Sunday, June 29, 2008

One Off: Rick Wakeman's "Grumpy Old Picture Show" DVD

As I was catching up with some computer issues the past two nights, I popped in a recently acquired DVD. It was a random selection and I held no great hopes for it, but it turned out to be a pleasant diversion.
RICK WAKEMAN – Grumpy Old Picture Show DVD (MVD Visual)
My first serious college boyfriend had a huge mural painted on the hallway outside his dorm room – the inner gatefold painting from the “Tales of Topographic Ocean” LP. It was quite well done actually, and Yes music was constantly booming from his stereo (along with Fireside Theatre albums). So Yes has retained a soft spot in my heart, even though the former boyfriend doesn’t. As prog rock went, Yes did some of the best.

According to Wikipedia, and as initially announced on the official Yes website, Wakeman will not be joining Yes on their 40th Anniversary tour, but will instead be replaced by his son Oliver. The elder Wakeman has been touring with a solo show - an evening of biographical stories and music, captured here one night in Dunstable, England.

Wearing a coat that hits the ground when he sits down to the keyboard and a hefty paunch that falls over his belt as he walks around the stage, he tells bawdy jokes amid stories about growing up, getting sober and playing music, including some tales of his days with Yes and beyond. (Sample quote from a tale about porta-loos, and how he thought he had found a private alternative: “I had lovely wee and then I got a round of applause.”)

There are some hokey “very rare footage” sketches hosted by a BBC-style presenter and dropped in between the chats, like Wakeman portraying a bratty schoolchild in sex ed class (appropriately accompanied by rim shots). Musically, there’s a nice take on “Eleanor Rigby,” plus a few duets with his clear-voiced daughter and a few rather snoozy new agey instrumentals and prog rockers played with guest musicians who are dropped in via a video screen. The climactic version of “Starship Trooper” is a particularly nice choice gone particularfly bad (the singer sucks). Wakemen still excels in advanced synthesizer noodling, some of which sounds better now than it did Back in the Day of Wretched Excess.

Production wise, the DVD is no marvel of technology; just a straight-forward capture of a one-man show from a guy with a scruffy, genial and self-deprecating style – which, frankly, I never would have attributed to the Rick Wakeman of Yore. Much like Ray Davies’ 1996 one-man story-telling show, "20th Century Man," it’s a nice model for classic rockers looking for a new way to reconnect with old fans.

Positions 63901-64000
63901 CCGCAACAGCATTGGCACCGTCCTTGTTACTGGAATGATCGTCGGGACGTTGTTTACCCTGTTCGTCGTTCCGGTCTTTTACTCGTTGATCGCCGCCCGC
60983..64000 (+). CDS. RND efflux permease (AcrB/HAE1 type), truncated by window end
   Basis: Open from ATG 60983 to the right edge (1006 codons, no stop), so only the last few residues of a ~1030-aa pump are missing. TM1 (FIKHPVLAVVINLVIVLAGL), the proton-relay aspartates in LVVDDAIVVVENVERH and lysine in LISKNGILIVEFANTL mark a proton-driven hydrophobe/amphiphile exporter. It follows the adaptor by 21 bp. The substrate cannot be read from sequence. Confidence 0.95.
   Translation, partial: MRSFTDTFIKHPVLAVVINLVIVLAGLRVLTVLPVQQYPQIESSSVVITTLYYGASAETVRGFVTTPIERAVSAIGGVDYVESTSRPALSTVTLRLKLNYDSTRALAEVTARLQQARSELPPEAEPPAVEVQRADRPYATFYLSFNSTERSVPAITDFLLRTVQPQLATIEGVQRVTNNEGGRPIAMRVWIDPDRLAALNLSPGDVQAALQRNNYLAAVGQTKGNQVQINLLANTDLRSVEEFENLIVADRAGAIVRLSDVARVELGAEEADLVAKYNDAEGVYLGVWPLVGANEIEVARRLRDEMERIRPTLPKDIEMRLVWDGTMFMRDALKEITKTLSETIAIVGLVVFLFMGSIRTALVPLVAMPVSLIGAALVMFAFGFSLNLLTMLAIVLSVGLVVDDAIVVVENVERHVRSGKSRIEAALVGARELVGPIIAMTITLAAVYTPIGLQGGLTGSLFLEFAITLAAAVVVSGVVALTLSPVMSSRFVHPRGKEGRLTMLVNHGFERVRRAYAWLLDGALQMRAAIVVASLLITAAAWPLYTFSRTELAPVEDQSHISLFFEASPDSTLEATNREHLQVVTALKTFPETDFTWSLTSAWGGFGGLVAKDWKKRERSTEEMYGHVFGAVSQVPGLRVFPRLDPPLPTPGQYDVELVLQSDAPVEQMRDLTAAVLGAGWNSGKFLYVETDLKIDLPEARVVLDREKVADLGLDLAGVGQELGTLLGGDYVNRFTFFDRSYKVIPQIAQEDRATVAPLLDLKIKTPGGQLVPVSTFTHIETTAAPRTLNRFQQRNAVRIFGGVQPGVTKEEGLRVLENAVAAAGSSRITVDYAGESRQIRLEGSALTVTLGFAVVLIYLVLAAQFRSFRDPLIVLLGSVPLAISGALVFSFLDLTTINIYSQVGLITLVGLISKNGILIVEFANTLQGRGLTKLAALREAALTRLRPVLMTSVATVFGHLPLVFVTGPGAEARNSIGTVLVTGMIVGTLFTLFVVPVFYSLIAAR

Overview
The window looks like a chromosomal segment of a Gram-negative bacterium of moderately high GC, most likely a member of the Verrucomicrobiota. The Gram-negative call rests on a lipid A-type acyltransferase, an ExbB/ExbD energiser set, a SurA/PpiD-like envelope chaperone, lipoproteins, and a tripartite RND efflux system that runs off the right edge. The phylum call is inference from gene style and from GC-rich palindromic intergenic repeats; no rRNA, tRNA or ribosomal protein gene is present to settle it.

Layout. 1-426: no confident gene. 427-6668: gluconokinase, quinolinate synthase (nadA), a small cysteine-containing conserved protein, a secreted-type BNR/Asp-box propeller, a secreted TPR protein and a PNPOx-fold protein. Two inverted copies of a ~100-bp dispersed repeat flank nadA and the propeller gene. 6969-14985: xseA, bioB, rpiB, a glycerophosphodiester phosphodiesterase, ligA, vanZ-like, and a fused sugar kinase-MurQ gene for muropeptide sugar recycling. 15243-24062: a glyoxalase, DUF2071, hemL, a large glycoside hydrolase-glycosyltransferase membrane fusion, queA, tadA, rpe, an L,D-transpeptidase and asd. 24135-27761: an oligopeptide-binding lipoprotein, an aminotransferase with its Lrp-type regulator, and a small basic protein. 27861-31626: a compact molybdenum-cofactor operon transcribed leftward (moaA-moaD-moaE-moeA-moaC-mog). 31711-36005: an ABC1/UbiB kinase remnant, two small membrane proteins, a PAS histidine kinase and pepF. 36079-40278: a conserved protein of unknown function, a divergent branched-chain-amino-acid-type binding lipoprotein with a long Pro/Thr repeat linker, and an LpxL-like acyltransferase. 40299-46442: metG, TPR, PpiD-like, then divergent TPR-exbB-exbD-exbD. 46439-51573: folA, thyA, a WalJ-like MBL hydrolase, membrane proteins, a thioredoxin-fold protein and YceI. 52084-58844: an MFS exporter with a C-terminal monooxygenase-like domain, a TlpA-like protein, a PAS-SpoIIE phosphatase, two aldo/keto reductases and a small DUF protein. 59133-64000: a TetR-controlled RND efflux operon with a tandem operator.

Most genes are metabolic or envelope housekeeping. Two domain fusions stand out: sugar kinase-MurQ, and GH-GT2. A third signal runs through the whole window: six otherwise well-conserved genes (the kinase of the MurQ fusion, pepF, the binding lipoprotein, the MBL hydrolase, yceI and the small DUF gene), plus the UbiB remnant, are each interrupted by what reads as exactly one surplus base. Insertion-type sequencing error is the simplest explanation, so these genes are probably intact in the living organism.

And so, because I count music DVDs, that ratchets up the
Year-to-Date O/CD Tally: 117

Wednesday, June 18, 2008

We Got Out (Pt. 2) - WWJJD?

Still catching up with recent concerts of note…

When I was working on a Post preview of the Celebrate Fairfax! event – a weekend county fair sans livestock – I was offered the opportunity to chat briefly with one of the featured performers, the wonderful Joan Jett. I try not to be jaded, but I don’t often get positively nervous/excited when I’m prepping to talk to musicians these days. But this was Joan Freakin’ Jett!

Glad to report that the woman is a pleasant, giving personality who chatted freely about a variety of subjects, including the reprehensible fact that she’s not yet been inducted into the Rock & Roll Hall of Fame. She seems to harbor no grudge, finds it just another example of the way women are often overlooked in the world, and explained that her appearance at this past year’s R&RHoF ceremonies was not a sign of a bridge being built between her and the Powers That Be, but simply her honoring the request of a friend, the late Mike Smith of the Dave Clark Five, who passed away shortly before the event.

At the end of the brief conversation (she had squeezed me into a busy day filming an episode of “Law and Order”), Jett asked me if I intended to come to the show and invited me to meet her backstage.

Lots of musicians extend such invitations in the enforced friendliness of an interview, but I had an email confirmation of the meeting from her super-efficient PR people within minutes of hanging up the phone.

And I was nervous/excited again, driving to the Fairfax Government Center to make the date a week later. First I met Kenny Laguna, Jett’s longtime manager, musical collaborator and protector of sorts, the guy who handles all the petty details so that she’s free to rock. Another writer (who appeared to know Jett and Laguna personally) and I were the only two people allowed in her trailer before a crush of Meet-and-Greeters, and the other guy did most of the talking. But I was able to shake the iconic female rocker’s hand, get a few autographs on some photos I’d taken at her Warped Tour appearance a few years back and got permission to shoot the concert.

Not only permission, but a full access pass that put me on the side of the stage or in the pit for the whole damn show.